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ARS Home » Research » Publications at this Location » Publication #93864


item Parkin, Timothy

Submitted to: Biology and Fertility of Soils
Publication Type: Peer Reviewed Journal
Publication Acceptance Date: 8/10/1998
Publication Date: N/A
Citation: N/A

Interpretive Summary: Soil is a dynamic living medium. Plant residues are degraded while soil humus is created, aggregates are formed and destroyed and formed again, nutrients are cycled and recycled. All of these processes are catalyzed by the microscopic organisms living among the sand grains and clay particles. Along with the bacteria, protozoans and nematodes, the fungi play a key role in preserving and enhancing soil quality. Agricultural activity, especially cultivation, can have a dramatic effect on fungal populations in soil. This study was done to compare the fungal populations in paired cultivated and uncultivated sites in order to better understand the impact of agriculture on soil microbiological properties. We found that uncultivated prairie soils had twice the fungal biomass than adjacent cultivated agricultural soils. The decrease in fungal biomass may be a result of altered soil environmental conditions resulting from tillage, or lower plant residue inputs. Agroecosystems with low levels of fungal biomass and activity in soil may be less sustainable due to the important roles fungi play in nutrient cycling and soil stabilization. Land managers interested in preserving and enhancing soil quality may wish to consider the impact of tillage on soil fungi.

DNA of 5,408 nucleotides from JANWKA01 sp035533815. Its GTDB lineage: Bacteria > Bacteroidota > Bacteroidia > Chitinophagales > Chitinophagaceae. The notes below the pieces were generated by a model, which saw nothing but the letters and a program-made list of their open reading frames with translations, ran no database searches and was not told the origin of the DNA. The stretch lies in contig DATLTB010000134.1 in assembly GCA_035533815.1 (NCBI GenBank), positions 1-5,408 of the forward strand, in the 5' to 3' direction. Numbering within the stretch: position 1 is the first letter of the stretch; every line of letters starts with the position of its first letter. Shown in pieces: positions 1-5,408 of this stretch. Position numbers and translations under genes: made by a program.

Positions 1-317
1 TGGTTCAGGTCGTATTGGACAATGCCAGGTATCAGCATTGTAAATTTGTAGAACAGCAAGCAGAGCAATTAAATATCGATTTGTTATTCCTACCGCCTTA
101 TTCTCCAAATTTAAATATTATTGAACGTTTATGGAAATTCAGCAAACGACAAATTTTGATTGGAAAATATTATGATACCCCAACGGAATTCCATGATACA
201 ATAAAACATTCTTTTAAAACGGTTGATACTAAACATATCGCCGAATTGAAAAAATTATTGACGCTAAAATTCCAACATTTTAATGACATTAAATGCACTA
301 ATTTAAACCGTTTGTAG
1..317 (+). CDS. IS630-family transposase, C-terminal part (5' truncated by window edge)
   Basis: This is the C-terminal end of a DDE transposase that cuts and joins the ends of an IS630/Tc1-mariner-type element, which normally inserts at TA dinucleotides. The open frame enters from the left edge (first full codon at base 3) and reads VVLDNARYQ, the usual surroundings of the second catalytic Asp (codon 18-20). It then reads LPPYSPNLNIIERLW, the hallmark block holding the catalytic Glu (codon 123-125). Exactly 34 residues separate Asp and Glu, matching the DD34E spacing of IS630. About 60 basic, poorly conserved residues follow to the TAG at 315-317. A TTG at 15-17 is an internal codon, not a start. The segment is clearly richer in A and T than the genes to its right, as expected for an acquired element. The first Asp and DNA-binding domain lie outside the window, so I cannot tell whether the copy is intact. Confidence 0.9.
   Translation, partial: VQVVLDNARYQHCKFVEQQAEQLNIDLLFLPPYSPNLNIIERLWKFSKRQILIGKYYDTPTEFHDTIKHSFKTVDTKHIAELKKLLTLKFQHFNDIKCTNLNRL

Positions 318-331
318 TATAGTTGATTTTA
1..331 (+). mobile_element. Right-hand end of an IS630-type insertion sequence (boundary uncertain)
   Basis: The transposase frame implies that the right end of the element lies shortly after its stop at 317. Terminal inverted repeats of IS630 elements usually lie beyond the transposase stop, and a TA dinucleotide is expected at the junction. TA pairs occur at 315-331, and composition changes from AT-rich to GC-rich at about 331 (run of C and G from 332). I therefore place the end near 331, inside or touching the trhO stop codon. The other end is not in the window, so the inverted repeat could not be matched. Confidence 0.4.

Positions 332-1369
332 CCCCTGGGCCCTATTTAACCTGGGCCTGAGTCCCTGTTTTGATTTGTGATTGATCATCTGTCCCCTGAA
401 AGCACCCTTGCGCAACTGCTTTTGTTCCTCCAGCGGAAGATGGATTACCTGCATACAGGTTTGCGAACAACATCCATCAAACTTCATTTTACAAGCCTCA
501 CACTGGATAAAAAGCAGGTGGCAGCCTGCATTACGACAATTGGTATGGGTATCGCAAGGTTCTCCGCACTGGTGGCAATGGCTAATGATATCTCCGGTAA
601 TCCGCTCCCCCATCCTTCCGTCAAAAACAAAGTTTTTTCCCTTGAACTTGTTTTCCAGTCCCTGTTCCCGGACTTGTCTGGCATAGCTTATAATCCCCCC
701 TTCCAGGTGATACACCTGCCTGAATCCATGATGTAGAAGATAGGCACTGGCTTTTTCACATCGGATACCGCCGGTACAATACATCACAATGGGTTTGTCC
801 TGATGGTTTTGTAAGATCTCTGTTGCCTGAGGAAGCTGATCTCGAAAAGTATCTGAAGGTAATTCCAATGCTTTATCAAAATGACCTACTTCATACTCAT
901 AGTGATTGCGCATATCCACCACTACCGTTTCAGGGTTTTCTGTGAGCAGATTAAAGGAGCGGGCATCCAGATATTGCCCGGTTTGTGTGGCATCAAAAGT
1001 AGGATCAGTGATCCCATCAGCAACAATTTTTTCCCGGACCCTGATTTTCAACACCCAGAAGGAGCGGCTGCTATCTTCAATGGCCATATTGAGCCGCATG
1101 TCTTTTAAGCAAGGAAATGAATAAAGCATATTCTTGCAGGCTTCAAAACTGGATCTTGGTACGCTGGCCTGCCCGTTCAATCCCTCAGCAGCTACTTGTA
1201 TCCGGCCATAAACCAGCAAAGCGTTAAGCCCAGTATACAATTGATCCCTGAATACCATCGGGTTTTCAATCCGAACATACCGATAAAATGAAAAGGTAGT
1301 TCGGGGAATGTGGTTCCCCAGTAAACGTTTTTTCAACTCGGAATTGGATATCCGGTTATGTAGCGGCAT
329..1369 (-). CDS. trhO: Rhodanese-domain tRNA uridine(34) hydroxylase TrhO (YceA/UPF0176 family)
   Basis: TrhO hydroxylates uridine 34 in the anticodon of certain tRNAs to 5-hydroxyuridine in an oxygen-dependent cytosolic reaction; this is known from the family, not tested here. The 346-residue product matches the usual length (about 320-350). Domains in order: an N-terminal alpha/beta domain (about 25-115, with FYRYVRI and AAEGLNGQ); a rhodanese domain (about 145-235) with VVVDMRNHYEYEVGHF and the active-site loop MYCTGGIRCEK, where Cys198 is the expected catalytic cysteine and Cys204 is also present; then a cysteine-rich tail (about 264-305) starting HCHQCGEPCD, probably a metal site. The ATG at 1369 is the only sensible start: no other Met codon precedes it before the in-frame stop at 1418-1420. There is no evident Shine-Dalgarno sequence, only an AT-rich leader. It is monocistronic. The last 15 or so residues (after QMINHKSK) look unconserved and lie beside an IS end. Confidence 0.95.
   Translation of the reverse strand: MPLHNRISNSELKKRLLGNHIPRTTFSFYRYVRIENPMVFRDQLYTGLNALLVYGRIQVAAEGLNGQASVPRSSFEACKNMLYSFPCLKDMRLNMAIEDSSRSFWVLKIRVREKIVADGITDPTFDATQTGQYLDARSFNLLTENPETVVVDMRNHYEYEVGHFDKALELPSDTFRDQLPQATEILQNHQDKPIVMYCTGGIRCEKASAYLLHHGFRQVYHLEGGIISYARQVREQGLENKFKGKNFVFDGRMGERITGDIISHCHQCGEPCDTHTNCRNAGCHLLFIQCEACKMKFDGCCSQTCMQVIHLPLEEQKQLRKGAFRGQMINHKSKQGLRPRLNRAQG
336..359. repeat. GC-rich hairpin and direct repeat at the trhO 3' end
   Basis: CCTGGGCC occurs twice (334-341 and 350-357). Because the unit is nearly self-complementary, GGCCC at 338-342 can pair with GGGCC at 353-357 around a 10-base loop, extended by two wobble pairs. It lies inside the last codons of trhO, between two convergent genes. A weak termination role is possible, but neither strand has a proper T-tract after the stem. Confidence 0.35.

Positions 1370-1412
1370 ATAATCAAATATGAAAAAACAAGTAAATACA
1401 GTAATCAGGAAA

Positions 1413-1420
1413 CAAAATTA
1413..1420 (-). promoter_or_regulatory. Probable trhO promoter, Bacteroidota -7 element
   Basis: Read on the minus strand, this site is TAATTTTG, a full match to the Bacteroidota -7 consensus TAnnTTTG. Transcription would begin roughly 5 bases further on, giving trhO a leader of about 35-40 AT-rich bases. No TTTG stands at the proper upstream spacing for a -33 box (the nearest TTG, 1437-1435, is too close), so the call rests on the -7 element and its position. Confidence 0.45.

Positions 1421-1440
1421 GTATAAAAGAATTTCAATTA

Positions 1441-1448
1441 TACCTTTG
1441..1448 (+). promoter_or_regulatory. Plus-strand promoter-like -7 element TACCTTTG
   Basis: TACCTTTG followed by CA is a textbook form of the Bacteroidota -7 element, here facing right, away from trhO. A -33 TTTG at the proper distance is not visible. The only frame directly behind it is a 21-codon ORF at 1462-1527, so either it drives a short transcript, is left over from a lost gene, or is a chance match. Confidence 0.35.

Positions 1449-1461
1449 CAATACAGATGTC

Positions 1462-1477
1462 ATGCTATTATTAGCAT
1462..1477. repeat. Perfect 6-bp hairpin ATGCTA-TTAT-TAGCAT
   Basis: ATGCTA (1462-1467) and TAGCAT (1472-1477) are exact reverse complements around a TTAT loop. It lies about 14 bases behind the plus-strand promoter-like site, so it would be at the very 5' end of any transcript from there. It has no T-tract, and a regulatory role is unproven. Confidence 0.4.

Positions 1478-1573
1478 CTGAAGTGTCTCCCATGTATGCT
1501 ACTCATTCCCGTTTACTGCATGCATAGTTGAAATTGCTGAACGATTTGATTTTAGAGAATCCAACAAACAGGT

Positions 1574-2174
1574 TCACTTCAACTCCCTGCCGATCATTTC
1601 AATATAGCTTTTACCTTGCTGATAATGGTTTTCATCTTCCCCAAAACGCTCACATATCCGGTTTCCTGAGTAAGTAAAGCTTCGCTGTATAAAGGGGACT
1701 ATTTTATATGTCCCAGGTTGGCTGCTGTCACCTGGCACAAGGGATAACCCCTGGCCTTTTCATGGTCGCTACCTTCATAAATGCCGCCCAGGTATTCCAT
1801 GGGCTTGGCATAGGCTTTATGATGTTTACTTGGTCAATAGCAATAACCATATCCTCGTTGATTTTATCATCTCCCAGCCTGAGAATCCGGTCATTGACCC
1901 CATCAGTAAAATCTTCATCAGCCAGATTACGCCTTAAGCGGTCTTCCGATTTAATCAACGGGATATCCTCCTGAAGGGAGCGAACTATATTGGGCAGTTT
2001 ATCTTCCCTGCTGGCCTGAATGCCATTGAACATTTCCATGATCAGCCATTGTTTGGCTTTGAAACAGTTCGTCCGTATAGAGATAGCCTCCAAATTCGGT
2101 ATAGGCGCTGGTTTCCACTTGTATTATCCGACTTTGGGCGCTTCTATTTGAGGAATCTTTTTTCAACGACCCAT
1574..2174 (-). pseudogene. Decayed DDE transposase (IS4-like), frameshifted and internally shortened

Technical Abstract: Amount of fungal biomass in adjacent cultivated and uncultivated soils in central Iowa were estimated and compared by quantifying soil ergosterol concentrations and lengths of fungal hyphae present. Both indices of fungal biomass, with one exception, indicated that there was at least twice as much fungal biomass in uncultivated soil as in cultivated soil. Levels of microbial biomass carbon in uncultivated soils were also determined to be at least twice that in cultivated soils. Data collected in this study indicate that fungi may be more significantly impacted by agricultural soil management practices than other components of the soil microbial community. For two of the soils examined, calculated estimates denote that fungal biomass carbon represented approximately 20% of the total microbial biomass carbon in cultivated soil and about 33% of the microbial biomass carbon in uncultivated soil. Results of this study indicate that conventional agricultural practices result in a significant reduction of fungal biomass production in soil. Implications of differences in fungal biomass between the soils are discussed.